WASHINGTON, DC – The ASPCA® (The American Society for the Prevention of Cruelty to Animals®) today commends U.S. Reps. Cindy Axne (D-Iowa), Brian Fitzpatrick (R-Pa.), Mike Quigley (D-Ill.), Nicole Malliotakis (R-N.Y.), Susan Wild (D-Pa.) and Vern Buchanan (R-Fla.) for introducing Goldie’s Act, a federal bill to amend the Animal Welfare Act (AWA), which is intended to protect dogs in puppy mills. This legislation is a needed response to the U.S. Department of Agriculture’s (USDA) abject failure to enforce the AWA and consistent pattern of abdicating its duties, which has led to untold animal suffering. The bill will require more frequent and meaningful inspections, confiscation of dogs who are suffering, imposition of deterring monetary penalties against licensees who violate the law and require the USDA to share information with law enforcement agencies.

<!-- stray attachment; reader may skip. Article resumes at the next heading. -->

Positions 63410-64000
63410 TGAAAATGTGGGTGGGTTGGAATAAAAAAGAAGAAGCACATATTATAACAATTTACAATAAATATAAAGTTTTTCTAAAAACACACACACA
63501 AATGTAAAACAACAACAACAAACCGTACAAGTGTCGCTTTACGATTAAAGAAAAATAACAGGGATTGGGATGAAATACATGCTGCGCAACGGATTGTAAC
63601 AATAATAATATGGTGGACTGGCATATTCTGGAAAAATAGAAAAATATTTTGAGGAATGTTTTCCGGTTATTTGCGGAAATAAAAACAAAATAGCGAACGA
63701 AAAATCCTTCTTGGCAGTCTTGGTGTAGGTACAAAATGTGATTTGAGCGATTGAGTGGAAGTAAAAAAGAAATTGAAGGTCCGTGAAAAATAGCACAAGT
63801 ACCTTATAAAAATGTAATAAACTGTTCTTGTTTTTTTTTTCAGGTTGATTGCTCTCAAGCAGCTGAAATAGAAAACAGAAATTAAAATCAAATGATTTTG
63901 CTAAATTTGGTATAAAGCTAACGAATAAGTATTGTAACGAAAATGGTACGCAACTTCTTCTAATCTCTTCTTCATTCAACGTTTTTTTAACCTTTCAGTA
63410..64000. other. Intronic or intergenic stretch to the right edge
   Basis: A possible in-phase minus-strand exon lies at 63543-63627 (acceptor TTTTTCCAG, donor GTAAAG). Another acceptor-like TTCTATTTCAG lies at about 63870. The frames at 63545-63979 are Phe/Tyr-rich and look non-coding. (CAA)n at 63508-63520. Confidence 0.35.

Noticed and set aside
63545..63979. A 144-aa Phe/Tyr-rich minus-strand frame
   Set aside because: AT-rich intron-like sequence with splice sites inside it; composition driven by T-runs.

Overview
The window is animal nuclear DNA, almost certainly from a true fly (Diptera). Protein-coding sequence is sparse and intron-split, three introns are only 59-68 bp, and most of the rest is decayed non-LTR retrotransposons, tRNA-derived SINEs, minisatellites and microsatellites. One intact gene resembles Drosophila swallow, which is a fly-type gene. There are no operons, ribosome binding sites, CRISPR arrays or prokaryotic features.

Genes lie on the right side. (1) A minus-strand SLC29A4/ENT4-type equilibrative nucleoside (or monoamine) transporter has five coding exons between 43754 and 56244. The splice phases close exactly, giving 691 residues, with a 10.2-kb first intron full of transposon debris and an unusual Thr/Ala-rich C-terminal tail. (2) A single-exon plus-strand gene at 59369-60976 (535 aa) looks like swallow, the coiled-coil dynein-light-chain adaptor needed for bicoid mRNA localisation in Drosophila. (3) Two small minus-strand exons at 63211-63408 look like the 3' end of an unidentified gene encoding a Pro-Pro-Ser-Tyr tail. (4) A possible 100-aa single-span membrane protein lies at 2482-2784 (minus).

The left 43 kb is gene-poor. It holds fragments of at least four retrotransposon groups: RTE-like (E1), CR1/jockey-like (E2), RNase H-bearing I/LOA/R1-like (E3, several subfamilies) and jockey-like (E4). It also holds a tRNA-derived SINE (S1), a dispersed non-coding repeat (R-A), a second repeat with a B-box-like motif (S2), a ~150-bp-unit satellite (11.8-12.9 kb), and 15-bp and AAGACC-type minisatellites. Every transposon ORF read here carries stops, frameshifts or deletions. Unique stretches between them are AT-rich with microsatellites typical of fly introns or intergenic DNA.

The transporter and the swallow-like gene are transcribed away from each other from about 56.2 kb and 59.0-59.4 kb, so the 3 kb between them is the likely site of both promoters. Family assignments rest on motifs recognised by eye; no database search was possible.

Golden Retriever # 142 now know as Goldie standing behind bars drinking water with another dog in the background.
Rep. Axne - December 2, 2021 Press Release

★ Rep. Axne Responds to Wayne County Puppy Mill Scandal with New Legislation to Force Stronger Enforcement of Animal Welfare Act

New bipartisan bill named in memory of Goldie, one of 500 dogs kept in abhorrent conditions at Iowa puppy mill that had a documented history of violations

Yesterday, Rep. Cindy Axne (IA-03) introduced new bipartisan legislation to close enforcement loopholes in the Animal Welfare Act. This is in response to the recent closure of a Iowa puppy mill in Wayne County that amassed nearly 200 violations of the law before being shut down by a court order.